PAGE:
Brands shift upscale to escape food curbs

The possibility of restrictions being introduced on the advertising of unhealthy foods to young children is forcing many brands to launch extensions aimed at older age groups, says David Benady

Soft drink Tango is learning to grow older gracefully with its latest line extension. Brand owner Britvic Soft Drinks is understood to be launching a variant called Tango Clear, which is aimed at older teenagers rather than the “tweenies” (nine- to 12-year-olds) who have made up the bedrock of Tango drinkers.

Britvic has yet to comment, but observers say Tango Clear will be in the shops by May, with packaging that will appeal to an older age group. Some believe Tango is moving its sights up the age scale because mothers are monitoring the sugar content of soft drinks consumed by their children as a result of health concerns and the obesity debate. By launching a product aimed at an older age group, Tango can tap into a market where people make their own decisions.

GlaxoSmithKline is also believed to be looking at shifting the marketing focus for its Ribena brand away from mothers to teenagers. The company is thought to want to push its single-serving, ready-to-drink Ribena offerings rather than the traditional dilutable drinks.

Others see these strategies as a simple case of market segmentation, claiming that Tango has saturated its core younger market and is looking to expand its appeal. Perhaps the tactic is to encourage those who drank these brands as children to continue buying as they get older. It is another example of brands looking to exploit the lifetime value of their consumers.

As Peter Shaw, a director at brand consultancy Corporate Edge, says: “If a brand has got fantastic penetration, how does it build on this? It might be easier to broaden the franchise rather than sell it to more people.”

When growth reaches a plateau, brands seek out new targets. He points to Pot Noodle, which he says is hemmed in by its target market of older teenagers and men in their early-20s. It has tried to extend this appeal with the launch of Posh Noodle, aimed at slightly older twentysomething men, but has had limited success. “It is not easy for Pot Noodle, because this age group is looking for different formats,” says Shaw. A Unilever source says: “There are different parameters for measuring success. It is not as big as the main brand.”

Another brand that has tried moving up the age scale is Walkers, which launched Sensations in 2002, aimed more at adult consumers than the children targeted by its core brand. In truth, Walkers has such a large market share that it has become the generic crisp brand. It has targeted children over the years and needs to find a way to extend its appeal and tap into the premium adult market.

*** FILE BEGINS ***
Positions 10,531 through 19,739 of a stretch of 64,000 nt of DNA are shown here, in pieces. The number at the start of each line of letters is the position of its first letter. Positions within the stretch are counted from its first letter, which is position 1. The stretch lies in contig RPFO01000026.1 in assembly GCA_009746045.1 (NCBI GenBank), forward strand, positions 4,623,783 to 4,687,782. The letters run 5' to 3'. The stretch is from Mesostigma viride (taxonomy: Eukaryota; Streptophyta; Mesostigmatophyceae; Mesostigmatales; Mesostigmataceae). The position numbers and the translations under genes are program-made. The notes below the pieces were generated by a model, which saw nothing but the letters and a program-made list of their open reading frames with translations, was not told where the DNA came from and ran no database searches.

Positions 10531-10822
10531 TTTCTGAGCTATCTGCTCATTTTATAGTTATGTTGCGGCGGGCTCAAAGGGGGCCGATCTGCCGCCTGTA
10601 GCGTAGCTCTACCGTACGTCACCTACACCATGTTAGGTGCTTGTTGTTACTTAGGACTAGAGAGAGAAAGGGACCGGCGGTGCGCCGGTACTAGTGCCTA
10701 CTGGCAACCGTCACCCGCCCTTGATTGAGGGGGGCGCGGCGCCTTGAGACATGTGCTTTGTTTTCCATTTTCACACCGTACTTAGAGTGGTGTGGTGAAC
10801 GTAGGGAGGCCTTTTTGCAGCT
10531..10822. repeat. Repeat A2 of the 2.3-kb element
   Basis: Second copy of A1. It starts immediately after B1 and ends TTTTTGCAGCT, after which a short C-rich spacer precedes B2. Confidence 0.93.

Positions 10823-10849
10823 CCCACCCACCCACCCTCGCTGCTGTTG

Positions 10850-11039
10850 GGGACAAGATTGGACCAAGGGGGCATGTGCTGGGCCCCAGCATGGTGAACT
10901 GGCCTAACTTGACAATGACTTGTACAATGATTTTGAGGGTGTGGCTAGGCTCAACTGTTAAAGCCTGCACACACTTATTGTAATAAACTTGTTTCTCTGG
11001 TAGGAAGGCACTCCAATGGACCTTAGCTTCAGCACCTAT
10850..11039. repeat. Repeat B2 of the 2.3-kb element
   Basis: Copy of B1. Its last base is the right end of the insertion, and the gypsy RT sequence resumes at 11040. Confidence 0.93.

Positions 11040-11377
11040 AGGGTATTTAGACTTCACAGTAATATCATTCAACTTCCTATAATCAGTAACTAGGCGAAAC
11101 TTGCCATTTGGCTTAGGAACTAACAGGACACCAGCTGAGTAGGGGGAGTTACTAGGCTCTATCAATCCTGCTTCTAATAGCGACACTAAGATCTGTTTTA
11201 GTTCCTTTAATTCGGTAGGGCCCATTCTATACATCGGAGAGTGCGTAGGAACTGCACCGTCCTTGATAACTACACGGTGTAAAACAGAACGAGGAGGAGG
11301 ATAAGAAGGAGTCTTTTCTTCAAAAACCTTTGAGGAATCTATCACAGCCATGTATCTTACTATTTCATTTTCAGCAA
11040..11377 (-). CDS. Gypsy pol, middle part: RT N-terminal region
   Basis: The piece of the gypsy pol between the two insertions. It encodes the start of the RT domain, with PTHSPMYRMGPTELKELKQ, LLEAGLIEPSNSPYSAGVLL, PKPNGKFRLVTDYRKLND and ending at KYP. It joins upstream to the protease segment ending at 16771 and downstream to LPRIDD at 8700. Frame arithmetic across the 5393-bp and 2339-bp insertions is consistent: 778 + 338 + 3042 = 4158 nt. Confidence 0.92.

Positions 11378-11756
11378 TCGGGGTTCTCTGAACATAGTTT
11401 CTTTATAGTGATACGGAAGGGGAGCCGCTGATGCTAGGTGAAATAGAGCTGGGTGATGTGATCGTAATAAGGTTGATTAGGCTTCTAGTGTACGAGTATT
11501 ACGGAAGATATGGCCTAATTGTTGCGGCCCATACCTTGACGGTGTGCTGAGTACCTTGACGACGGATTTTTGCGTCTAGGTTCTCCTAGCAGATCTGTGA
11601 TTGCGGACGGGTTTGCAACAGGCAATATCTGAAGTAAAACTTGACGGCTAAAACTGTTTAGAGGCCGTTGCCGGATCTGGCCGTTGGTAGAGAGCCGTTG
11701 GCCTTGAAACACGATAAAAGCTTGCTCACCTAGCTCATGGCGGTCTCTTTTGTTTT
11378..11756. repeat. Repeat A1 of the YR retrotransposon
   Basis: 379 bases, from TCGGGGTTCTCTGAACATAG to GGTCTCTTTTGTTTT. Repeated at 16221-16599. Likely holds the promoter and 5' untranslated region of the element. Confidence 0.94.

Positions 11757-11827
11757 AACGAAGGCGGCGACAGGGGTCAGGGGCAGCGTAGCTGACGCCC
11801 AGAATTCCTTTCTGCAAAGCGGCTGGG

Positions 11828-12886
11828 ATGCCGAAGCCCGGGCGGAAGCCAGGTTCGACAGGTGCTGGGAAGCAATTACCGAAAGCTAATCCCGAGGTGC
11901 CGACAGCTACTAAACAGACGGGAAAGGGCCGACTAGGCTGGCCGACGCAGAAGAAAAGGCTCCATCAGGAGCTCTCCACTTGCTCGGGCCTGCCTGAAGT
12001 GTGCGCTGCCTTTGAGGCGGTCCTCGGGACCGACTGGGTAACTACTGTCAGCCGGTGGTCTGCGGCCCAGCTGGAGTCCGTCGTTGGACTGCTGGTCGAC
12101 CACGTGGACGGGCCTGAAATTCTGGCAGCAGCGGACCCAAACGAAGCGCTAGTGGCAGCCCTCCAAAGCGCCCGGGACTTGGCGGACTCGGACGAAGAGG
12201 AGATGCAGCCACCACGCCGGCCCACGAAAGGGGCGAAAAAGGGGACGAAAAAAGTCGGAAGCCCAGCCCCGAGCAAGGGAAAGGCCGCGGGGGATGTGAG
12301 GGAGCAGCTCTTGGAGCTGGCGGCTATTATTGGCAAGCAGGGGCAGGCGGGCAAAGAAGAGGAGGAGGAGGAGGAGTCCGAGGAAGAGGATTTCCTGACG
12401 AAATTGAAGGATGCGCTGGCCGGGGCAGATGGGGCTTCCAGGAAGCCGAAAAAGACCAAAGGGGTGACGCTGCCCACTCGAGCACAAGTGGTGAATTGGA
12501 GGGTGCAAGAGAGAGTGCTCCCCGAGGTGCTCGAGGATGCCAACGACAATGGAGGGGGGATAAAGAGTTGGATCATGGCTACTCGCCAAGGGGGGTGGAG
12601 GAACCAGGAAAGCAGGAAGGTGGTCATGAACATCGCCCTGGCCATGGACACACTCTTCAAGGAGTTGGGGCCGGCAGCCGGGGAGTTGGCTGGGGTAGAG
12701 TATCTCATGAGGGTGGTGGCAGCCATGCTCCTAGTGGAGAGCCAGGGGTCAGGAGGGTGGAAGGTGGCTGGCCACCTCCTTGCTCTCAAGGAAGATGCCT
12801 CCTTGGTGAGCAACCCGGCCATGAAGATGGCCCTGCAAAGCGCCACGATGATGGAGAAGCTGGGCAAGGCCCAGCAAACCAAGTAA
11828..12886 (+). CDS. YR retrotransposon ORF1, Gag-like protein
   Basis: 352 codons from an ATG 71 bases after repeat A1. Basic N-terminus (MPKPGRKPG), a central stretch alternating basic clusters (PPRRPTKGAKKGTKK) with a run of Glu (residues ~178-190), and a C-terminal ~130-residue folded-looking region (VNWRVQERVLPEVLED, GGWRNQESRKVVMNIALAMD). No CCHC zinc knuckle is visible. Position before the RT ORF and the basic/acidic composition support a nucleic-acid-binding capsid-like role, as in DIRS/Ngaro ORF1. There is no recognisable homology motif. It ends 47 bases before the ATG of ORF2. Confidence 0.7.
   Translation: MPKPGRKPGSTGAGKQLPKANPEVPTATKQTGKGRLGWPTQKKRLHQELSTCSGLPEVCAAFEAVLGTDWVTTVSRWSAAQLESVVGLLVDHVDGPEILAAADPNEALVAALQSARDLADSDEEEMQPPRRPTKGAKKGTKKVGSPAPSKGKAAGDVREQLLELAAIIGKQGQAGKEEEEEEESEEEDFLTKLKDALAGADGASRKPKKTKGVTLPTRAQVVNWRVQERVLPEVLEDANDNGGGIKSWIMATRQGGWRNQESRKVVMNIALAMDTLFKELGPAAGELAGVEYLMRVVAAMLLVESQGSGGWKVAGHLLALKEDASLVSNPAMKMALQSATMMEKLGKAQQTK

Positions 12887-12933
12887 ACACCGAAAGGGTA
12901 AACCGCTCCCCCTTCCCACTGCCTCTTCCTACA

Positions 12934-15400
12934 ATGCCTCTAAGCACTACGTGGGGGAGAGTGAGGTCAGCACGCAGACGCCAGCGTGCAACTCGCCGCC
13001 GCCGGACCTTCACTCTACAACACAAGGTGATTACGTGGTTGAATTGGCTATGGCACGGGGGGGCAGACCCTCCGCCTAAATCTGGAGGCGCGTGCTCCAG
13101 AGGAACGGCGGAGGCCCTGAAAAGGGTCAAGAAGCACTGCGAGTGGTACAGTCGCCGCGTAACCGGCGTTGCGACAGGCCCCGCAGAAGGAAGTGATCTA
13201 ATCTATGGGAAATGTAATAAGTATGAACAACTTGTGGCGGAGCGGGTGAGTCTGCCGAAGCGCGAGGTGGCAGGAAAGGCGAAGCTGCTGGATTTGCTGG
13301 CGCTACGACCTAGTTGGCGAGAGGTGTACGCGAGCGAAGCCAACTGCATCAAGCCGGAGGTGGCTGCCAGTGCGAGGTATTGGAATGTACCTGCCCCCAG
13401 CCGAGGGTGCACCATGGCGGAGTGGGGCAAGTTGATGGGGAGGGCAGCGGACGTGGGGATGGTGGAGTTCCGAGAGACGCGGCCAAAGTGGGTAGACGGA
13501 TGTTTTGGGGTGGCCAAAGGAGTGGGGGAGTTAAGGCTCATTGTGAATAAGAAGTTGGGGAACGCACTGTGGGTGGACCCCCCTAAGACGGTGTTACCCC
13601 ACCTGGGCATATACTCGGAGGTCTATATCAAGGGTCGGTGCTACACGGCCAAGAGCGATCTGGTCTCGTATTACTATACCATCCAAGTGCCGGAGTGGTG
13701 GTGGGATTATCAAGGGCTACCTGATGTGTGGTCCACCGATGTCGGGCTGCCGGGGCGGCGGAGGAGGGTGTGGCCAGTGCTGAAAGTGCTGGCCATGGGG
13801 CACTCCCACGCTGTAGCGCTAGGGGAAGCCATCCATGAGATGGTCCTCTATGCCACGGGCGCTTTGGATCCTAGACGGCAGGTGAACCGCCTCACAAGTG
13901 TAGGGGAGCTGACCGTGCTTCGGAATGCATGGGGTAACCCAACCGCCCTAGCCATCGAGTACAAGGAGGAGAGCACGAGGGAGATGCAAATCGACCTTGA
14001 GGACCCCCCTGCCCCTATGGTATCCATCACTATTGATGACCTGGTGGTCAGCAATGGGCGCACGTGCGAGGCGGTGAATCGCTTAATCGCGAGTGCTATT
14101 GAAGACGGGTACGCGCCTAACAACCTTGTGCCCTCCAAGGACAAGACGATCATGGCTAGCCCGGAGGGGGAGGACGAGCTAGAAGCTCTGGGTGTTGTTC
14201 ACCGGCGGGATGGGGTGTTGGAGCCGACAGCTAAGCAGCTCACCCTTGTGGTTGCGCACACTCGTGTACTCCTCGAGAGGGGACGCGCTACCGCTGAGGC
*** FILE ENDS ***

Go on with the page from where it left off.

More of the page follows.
For snack brands aimed at children such as Tango, the outcome of the obesity debate is going to radically alter the marketing landscape.

It looks likely that pressure from the Government will lead to a “traffic light system” being introduced on packaging, with a red light indicating fatty, salty or sugary foods, to be eaten sparingly. An amber light would mean fatty but nutritious food, to be eaten in moderation. A green light is for fruit and vegetables, which can be eaten often. It is thought this will also be extended to soft drinks.

With the prospect of red-light products banned from television advertising before the watershed at 9pm to avoid targeting children, the effects could be severe.

These moves are likely to be introduced in 2007, the deadline given to the industry to come up with effective self-regulation or face legislation.

One source thinks that many children’s brands may start shifting their targeting to older age groups which respond to ads shown later at night. But he believes that many children with televisions in their bedrooms watch long after 9pm, and there could be a new breed of TV ads for children’s products aimed at them.

Starved of the oxygen of publicity, brands will find it difficult to launch extensions and innovation could suffer in the same way as it has in the cigarette industry following the advertising ban. This could lead to brand owners hurriedly rolling out extensions and new brands before the clampdown is introduced. They will also try to ensure that new products get an amber rating, though there are no guidelines on where the line will be drawn over the ratings.

“I don’t think they have got that far yet, because none of these things is going to happen for two years and no one knows where the barriers will be,” says a source.

Last week, Nestlé Rowntree announced that it was repackaging its Smarties brand, axing its iconic tube and replacing it with a six-sided “hexatube” box. This may be in preparation for the advertising ban, after which packaging and design will assume greater importance in marketing products.

Most observers think the launch of Tango Clear is unrelated to the coming ad restrictions, but if the product is still around in two years, it could help Britvic find a way round the pre-watershed ad ban. Launching a sub-brand for older teenagers is an idea that other snack brands aimed at children may have to seriously consider.


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